A simple change in perspective can make all the difference between an ordinary shot and a very powerful one. That’s not something new to hear, but how this is applied is where the challenge lies for the photographer. The change in perspective must be adding and not taking away from the composition – otherwise what’s the point really?
This week’s theme was about seeing the streets around us “Upside Down” following previous experiments in other perspectives such as the Rat’s Eye View and Bird’s Eye View themes that also yielded interesting results. Many of the photographs submitted this week (see the full album) if flipped the original 180 degrees, wouldn’t be as interesting but the fact that they were upside down gave them a different appeal. A dose of surrealism.
With so many well-composed and creative shots, we had a very hard time debating which one to showcase – we loved so many of them! One of our favorites and a crowd-favorite, was the following by Fokko Muller:
True, it’s a simple shot capturing a day-to-day scene of pedestrians but the mode in which it was captured utilizes the upside-down technique to tell a completely different story. Suddenly the people are secondary to their shadows, who are the main players in this scene. It’s interesting to see the irony in that here.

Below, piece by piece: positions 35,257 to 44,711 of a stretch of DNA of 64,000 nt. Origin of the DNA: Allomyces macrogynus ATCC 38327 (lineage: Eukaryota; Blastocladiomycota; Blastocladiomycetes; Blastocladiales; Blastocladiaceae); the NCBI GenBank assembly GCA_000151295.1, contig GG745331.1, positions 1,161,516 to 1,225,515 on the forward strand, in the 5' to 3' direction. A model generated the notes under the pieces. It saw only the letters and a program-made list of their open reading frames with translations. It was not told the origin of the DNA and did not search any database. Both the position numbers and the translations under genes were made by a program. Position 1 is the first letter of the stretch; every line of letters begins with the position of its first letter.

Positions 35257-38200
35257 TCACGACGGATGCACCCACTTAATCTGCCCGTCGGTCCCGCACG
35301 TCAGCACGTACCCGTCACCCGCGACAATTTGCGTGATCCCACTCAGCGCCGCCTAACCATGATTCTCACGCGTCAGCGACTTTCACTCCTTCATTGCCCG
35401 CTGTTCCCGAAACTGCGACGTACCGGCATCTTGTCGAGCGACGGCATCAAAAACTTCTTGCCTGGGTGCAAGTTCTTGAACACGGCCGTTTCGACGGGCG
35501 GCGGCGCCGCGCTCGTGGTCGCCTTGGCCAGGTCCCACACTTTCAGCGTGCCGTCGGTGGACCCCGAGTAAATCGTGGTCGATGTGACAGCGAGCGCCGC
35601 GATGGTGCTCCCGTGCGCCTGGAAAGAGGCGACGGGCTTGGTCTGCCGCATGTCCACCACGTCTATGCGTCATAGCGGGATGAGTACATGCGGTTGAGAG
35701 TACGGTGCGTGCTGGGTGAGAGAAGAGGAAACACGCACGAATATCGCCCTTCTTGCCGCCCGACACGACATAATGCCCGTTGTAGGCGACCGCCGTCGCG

The other details in the shot add to framing this shot – such as the leading line in the top left corner guiding us to the cyclist in the center. Although compositionally it could have been better still, Fokko did an excellent job of utilizing the time of day and the shadows to his advantage as elements in their own right on this canvas of a street.
For an added understanding of why this shot works this way, try flipping the image to it’s original perspective. Does it work as well that way? What do you think of this shot and what made it work in your perspective?